Without Walls TALKS: Creating a Sustainable Production by Francesca Baglione
16 January 2023
Francesca Baglione aka Miss High Leg Kick is an award-winning artist whose work combines a love of spectacle with a celebration of the everyday
I’m a live artist who specialises in outdoor work. When Without Walls asked me to contribute to write about environmental responsibility in outdoor art, my first thought was – why me? I know nothing, it’s too big a topic, can I write about my favourite perfume instead? Or about how I source my wigs? Or the muscle bodysuit we use in the show?
As it happens, any of these would bring me round to environmental responsibility and outdoor performance. My recent experience has profoundly challenged how I approach new outdoor work and I now see those small choices – about props, travel, etc. – in terms of their collective environmental impact.
The only effort towards reusability was my large collection of 1980s unitards (which have featured in dozens of shows).
Things have changed radically since I started leg-kicking in clubs in Soho 30 years ago. Back then, I didn’t think twice about buying a cheap blow up pool with 100 litres of custard to dive into – or throwing hundreds of plastic tennis balls into a crowd.
Like many other performers and producers, I have learned to adapt towards a more sustainable practice, to try to show audiences best practice in action and to see that as a positive force. With my latest outdoor show, Eau de Memoire (commissioned by Without Walls, Brighton Festival and Stockton International Riverside Festival) that meant the whole project was conceived in terms of how we could put on a complex interactive outdoor show while embracing environmental responsibility.
It was not straightforward. Eau de Memoire explores the rich experiences and memories evoked by smells. Artists present live ‘perfumances’ with smell-along fragrances on perfume cards, bringing memories of places and times to life.
The challenge of balancing what we wanted to achieve against the need for sustainability was daunting – and I have to thank Without Walls for introducing me to the Theatre Green Book, the toolkit for sustainable productions.
I highly recommend this for anyone wanting to rethink their approach. It proposes dividing sustainable productions into three standards – baseline, intermediate, and advanced. It gave us a framework and an achievable result – and informed all the choices we made.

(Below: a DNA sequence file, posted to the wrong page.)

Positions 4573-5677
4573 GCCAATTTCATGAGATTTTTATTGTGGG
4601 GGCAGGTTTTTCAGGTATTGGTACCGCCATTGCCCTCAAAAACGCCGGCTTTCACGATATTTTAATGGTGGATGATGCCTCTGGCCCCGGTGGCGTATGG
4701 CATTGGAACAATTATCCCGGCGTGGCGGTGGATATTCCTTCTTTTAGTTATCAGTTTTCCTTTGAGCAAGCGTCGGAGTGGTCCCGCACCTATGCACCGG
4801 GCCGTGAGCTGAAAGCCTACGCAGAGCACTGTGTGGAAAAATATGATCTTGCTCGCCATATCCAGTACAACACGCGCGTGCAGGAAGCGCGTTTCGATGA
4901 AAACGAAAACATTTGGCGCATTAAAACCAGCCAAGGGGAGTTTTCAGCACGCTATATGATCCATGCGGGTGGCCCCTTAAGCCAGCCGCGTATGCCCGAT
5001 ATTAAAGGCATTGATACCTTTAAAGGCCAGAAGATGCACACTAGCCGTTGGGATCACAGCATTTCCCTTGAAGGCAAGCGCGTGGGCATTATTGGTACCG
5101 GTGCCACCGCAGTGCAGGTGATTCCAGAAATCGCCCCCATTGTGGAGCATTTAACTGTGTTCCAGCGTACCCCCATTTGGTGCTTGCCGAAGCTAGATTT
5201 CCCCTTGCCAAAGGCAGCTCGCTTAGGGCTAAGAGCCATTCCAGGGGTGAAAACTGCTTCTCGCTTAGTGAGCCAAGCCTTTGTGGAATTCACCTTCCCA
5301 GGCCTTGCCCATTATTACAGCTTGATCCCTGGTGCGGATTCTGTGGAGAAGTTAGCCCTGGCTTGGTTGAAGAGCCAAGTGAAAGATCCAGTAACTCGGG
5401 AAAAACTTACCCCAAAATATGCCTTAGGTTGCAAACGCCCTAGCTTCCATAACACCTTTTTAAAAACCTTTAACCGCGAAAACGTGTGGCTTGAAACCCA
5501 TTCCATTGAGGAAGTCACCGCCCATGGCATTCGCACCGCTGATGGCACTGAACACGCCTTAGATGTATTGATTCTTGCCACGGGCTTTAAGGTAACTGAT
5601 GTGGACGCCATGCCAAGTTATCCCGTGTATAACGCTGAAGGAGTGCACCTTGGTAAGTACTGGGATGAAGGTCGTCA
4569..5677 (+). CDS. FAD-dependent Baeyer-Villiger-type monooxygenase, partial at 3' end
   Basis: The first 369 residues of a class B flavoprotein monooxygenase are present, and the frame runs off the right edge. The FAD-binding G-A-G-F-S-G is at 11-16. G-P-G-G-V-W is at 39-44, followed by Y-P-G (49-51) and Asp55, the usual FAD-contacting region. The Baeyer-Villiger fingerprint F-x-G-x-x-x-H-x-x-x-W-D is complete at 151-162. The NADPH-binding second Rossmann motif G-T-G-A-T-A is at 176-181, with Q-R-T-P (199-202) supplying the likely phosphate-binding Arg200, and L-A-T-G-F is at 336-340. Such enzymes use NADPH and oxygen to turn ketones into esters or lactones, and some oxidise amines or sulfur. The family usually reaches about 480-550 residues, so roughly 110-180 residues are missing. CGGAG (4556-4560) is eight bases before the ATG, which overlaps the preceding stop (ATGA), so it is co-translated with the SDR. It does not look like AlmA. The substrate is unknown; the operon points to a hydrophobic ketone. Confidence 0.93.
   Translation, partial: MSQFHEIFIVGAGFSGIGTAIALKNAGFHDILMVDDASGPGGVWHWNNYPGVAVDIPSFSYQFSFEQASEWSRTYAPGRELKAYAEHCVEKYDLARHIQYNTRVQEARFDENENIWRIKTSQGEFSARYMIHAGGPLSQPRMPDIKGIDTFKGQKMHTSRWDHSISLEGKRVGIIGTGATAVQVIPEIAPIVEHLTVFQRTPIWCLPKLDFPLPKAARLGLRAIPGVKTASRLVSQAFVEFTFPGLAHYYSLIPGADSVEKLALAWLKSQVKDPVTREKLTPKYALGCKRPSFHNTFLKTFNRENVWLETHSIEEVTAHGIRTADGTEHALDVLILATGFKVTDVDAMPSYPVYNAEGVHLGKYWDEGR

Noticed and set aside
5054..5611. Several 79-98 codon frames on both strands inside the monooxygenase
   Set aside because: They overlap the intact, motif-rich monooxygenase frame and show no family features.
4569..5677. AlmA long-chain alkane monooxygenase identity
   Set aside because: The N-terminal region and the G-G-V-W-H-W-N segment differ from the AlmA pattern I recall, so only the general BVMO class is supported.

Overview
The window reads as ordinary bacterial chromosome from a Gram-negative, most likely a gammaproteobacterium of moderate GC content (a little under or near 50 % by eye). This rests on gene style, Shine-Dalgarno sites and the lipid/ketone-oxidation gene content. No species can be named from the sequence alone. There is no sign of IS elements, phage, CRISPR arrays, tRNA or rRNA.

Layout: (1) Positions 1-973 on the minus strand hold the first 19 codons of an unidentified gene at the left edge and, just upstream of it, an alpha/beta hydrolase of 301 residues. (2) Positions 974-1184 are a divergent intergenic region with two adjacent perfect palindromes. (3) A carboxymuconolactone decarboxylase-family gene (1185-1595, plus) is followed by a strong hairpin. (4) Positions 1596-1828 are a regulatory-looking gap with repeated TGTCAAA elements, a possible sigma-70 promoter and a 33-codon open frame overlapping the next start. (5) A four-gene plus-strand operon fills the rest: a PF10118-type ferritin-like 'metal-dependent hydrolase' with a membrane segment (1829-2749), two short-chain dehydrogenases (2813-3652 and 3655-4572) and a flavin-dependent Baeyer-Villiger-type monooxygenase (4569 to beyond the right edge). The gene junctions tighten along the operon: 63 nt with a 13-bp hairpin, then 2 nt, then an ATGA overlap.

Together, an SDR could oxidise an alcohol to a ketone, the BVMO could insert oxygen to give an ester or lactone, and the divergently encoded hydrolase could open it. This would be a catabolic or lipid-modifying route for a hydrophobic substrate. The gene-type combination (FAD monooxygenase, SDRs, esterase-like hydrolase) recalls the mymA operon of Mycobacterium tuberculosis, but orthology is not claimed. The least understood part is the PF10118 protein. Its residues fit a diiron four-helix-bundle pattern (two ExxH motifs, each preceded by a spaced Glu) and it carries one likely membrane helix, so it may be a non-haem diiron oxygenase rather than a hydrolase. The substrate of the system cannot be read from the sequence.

To achieve the Theatre Green Book’s baseline standard we would have to ensure at least 50% of all materials were derived from sustainable sources and methods, with a minimum of 65% going on to have future lives, and where possible ensuring we were running sustainable technical processes and avoiding extra car journeys.
I’ve learned sustainability in outdoor arts means learning to ask yourself questions about every aspect of production, until it becomes second nature. I downloaded and filled in Theatre Green Book’s materials template as I went along. Our baseline target was eventually met in all the categories, largely because 100% of props and costumes will be re-used in future tours.
It took a surprising amount of effort to find a local print company who wanted to work with me on making the packs as environmentally friendly as possible.
The biggest challenge was how to distribute the perfume – a key part of the show – in an environmentally responsible but effective way. I worked with Bloom Perfumery who advised on sustainable packaging, storing of perfume etc and with Shadric Toop (designer) on cards.
It was worth the search – not only for the obvious (recycled paper) but also the packaging (glassine paper), paper stickers with biodegradable glue, delivery and more.
I used a range of websites to help me think about our carbon footprint. I did offset my miles (via carbonfootprint.com) however the most important realisation was that one single (hybrid) car journey to Stockton used the same amount of Co2 as the rest of the team travelling by train from all over the UK. It’s difficult to think of a way around this as the car transports all the props and costumes – but if there is one thing I have learned, there’s always a creative workaround.
Of course, some compromises are inevitable. It was unfortunate that the only way we could source a latex muscle bodysuit for Steve Nice was from China. However, we can at least ensure that we extract maximum value from it, and it certainly got the biggest audience reaction! This is hard to quantify on a spreadsheet, but you know it when you see it.
Performers and producers face multiple challenges. Outdoor work isn’t easy, you need to be ready for anything (including foul weather) and to do it all on a tight budget and timescale. It’s easy to see sustainability as another restriction, but when it works, it is thrilling for both us and for audiences. The satisfaction that comes from knowing you did everything you could to reduce its impact, and to demonstrate to audiences what is possible, is unbeatable.
What I’ve learned is that every action, however small, is worth it.
Eau de Memoire, Miss High Leg Kick at Stockton International Riverside Festival 2022 © Stockton Borough Council
Eau de Memoire, Miss High Leg Kick at Stockton International Riverside Festival 2022 © Lorna Rees
Eau de Memoire, Miss High Leg Kick at Brighton Festival 2022 © Richard De Dominici
Eau de Memoire Perfume Cards, Miss High Leg Kick courtesy the artist
Eau de Memoire, Miss High Leg Kick at Stockton International Riverside Festival 2022 courtest the artist